If there is indeed such a historical change going on in the US and all around the world with IT as its catalyst and if technical talent is needed more than ever to address the new problems and opportunities, why is there so much consternation about IT jobs in general and outsourcing in particular? There is no simple answer to this question. As has generally been the case in the past, the effects of such technology-based economic disruptions are uneven. Some jobs are easier to outsource than others - those that are labor-intensive or becoming more standardized - and many jobs will disappear altogether through increased automation. If it is your own job that gets outsourced or disappears, the fact that this is ultimately good for the economy is little solace to you, your family and your community. It is very painful indeed, and there are plenty of such painful stories for the media to focus on.
Where are the new jobs? As IT is increasingly integrated into all aspects of business, government services, health care and education, and as just about everything around us goes digital, from consumer electronics through medical equipment, lots and lots of new jobs are being created "up the stack" to design, build and operate these new IT-based products, systems and services. The vast majority of the new jobs are no longer developing the technologies in the labs but putting the technologies to work in the marketplace. Let me try to illustrate what I mean with a hypothetical example. For every chip and semiconductor engineer out there, we need, say, five times the number of engineers designing products based on those chips, including hardware and systems software. We then need to design and build the many applications in a variety of industries that take advantage of these new products. And that results in another large multiplier for application engineers, perhaps another factor of five. Finally, we need another large number, say another factor of five in new jobs working with every business and institution to help them integrate IT into everything they do -- designing, building, operating and supporting their IT and business infrastructures. While the exact "multiplier" at each level varies, the number of marketplace-oriented jobs in the last two categories is probably one or two orders of magnitude higher than the number of lab-based jobs in the first two categories. That is where the jobs growth lies.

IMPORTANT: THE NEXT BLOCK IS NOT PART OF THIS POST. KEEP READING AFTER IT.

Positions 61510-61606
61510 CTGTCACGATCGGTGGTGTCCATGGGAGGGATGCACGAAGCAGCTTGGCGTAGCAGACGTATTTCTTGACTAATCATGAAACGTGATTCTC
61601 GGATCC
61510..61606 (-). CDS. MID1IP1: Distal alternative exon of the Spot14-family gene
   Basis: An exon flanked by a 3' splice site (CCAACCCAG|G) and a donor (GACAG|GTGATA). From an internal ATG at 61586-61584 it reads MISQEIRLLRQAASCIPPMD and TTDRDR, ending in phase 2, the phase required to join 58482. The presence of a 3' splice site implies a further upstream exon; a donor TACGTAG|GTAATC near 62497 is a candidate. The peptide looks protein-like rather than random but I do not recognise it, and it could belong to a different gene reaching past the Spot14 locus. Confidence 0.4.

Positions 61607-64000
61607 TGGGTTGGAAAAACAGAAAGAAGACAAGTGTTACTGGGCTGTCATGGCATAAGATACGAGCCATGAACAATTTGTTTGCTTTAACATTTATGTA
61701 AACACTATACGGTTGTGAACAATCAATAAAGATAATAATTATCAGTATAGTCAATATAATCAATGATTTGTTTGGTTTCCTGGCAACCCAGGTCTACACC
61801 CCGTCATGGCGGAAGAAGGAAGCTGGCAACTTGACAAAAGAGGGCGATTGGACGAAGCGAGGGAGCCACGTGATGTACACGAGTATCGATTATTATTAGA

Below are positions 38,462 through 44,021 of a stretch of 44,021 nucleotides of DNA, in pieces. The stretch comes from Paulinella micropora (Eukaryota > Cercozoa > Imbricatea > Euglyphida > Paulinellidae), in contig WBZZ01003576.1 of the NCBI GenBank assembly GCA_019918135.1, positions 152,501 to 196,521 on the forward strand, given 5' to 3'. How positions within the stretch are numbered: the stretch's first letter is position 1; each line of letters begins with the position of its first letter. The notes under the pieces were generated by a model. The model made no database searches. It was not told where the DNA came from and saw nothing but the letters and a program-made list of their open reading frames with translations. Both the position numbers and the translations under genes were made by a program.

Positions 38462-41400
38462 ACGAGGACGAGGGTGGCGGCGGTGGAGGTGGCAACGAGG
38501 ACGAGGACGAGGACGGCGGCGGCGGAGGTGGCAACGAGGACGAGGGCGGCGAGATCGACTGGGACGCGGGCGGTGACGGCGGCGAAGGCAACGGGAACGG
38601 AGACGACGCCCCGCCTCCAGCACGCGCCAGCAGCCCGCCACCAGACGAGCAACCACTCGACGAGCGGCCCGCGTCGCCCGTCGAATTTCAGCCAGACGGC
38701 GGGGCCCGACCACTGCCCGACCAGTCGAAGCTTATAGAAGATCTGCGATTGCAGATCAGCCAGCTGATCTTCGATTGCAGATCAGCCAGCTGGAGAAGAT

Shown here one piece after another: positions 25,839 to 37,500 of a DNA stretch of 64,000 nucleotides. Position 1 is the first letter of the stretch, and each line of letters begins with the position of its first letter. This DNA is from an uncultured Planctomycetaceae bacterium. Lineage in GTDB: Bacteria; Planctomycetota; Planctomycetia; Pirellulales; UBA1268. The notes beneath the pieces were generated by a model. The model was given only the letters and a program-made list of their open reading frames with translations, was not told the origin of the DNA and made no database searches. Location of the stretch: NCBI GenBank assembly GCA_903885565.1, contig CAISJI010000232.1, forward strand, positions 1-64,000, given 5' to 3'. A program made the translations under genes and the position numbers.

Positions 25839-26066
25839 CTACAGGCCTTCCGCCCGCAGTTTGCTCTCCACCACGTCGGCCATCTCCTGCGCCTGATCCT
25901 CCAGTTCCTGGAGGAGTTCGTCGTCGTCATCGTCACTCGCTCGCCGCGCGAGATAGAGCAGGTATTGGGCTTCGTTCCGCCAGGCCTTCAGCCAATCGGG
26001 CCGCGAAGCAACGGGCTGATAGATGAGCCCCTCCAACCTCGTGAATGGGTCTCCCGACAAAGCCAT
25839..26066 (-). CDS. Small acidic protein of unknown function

What should each country do to make sure that it can be participate in the creation of these emerging new jobs? The ACM study succinctly spells it out in one of its key recommendations:
"To stay competitive in a global IT environment and industry, countries must adopt policies that foster innovation. To this end, policies that improve a country's ability to attract, educate, and retain the best IT talent are critical. Educational policy and investment are at the core.
Building a foundation to foster the next generation of innovation and invention requires
- Sustaining or strengthening technical training and education systems,
- Sustaining or increasing investment in research and development, and
- Establishing governmental policies that eliminate barriers to the free flow of talent."
I could not agree more. Getting back to the question: "Is IT still a good career choice for people in the US and the many other developed countries that are outsourcing some of their jobs?" the answer is a resounding yes. Despite an environment with more global competition, those people, companies and nations that invest in research and education to foster innovation will do very well, given all the opportunities in front of us. As The New York Times editorial aptly concludes: "We have nothing to fear but the fear of competing itself."